420 with CNW – Georgia’s Medical Marijuana Program Kicks into High Gear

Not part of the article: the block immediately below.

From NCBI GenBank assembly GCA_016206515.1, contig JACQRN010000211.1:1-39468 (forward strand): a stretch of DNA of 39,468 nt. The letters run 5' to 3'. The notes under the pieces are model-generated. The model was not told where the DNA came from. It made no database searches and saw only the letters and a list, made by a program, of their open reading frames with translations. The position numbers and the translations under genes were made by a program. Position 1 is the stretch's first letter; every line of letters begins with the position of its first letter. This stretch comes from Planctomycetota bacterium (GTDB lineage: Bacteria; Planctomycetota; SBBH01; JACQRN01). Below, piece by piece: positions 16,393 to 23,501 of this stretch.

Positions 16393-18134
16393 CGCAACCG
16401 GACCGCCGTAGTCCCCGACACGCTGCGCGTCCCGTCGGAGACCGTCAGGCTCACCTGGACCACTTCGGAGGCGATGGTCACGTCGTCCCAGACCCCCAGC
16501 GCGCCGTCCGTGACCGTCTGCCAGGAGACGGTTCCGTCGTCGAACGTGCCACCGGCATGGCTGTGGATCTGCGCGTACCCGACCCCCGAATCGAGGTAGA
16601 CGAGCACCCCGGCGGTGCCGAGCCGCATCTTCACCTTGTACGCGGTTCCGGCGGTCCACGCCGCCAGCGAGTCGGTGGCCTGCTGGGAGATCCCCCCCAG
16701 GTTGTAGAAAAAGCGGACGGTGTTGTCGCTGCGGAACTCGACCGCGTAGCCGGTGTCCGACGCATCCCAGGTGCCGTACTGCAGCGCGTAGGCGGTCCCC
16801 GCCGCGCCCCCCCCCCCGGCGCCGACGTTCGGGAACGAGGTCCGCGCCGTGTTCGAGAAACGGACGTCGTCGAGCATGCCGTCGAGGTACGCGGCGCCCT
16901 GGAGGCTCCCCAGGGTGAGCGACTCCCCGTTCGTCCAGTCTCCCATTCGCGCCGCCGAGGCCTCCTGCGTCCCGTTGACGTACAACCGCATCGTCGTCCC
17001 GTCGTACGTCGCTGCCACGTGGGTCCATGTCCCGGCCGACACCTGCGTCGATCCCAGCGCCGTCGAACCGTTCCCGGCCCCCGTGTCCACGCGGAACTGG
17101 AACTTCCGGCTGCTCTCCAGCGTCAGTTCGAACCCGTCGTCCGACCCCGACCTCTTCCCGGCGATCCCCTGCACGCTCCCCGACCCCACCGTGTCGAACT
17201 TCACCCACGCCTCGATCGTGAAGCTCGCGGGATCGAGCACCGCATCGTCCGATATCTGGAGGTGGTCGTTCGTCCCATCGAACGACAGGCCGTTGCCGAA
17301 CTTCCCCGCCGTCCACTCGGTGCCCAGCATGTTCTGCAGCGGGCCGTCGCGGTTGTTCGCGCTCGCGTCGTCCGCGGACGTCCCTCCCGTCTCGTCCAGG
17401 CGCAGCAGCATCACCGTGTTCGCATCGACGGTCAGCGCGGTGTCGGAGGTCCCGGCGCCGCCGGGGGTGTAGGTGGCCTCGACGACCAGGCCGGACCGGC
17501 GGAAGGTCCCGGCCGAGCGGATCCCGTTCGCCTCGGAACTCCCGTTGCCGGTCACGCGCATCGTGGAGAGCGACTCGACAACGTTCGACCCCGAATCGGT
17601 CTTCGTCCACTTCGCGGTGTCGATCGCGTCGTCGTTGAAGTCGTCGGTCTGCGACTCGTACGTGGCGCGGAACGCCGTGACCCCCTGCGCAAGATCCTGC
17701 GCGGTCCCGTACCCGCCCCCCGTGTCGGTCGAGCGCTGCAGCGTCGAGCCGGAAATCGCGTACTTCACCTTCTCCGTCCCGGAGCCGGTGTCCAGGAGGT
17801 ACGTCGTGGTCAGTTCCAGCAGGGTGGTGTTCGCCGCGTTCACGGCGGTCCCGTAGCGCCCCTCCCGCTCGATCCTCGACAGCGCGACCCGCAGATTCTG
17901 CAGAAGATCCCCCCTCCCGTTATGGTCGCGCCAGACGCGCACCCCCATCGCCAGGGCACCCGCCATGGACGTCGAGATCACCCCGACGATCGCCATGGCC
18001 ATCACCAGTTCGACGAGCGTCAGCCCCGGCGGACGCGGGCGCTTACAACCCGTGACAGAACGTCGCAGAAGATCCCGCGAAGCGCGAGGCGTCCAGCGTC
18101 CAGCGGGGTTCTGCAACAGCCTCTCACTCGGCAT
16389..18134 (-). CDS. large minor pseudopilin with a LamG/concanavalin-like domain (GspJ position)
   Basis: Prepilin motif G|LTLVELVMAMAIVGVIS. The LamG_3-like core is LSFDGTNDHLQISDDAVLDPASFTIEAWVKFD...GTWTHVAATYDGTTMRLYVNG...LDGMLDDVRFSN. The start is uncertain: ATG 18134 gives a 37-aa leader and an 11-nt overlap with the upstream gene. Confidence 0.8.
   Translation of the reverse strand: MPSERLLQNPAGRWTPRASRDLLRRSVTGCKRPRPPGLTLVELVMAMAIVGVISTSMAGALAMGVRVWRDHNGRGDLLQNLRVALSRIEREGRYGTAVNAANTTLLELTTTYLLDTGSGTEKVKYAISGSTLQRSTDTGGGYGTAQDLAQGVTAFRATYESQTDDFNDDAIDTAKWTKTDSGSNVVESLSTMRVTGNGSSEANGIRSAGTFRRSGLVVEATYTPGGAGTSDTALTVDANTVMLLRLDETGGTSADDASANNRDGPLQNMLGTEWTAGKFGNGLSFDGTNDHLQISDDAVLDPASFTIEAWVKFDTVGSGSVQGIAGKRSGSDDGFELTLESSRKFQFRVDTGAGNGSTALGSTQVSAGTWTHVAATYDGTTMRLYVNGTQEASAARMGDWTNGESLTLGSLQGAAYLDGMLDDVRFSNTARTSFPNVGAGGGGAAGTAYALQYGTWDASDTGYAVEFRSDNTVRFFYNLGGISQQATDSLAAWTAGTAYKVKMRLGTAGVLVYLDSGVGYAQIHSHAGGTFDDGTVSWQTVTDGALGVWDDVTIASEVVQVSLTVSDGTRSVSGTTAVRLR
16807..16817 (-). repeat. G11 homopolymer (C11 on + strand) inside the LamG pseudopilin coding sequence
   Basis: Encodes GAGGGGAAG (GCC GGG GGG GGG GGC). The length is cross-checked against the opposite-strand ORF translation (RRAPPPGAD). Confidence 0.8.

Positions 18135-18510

Georgia’s key leaders have launched a program providing the state’s 15,000 registered patients with medical marijuana seven months after the Governor approved the program. Licensing for companies seeking to grow and sell medical marijuana oil would be granted by a seven-member commission, which was appointed by Governor Kemp, House Speaker David Ralston, and Lt. Governor Geoff Duncan. According to Georgia state laws, marijuana oil can be used to treat Parkinson’s disease, severe seizures, and terminal cancer as well as other ailments. In 2019, the state of Georgia enacted a law called Georgia’s Hope Act, which allowed the commission to develop a medical marijuana distribution system across the state and establish testing regulations. It also issued licenses to businesses seeking to sell cannabis oil with low levels of THC. Governor Kemp said that the Act provides Georgia residents with a means of treating chronic and debilitating illnesses. The Georgia Access to Medical Marijuana Commission (GAMM) is made up of three doctors, chief of police, a health policy professor, the president of the Board of Pharmacy in Georgia, and a small business owner. Dr. Edwards is the principal surgeon for the Atlanta Neurosurgical & Spine Institute and the chairman of GAMM. It will…
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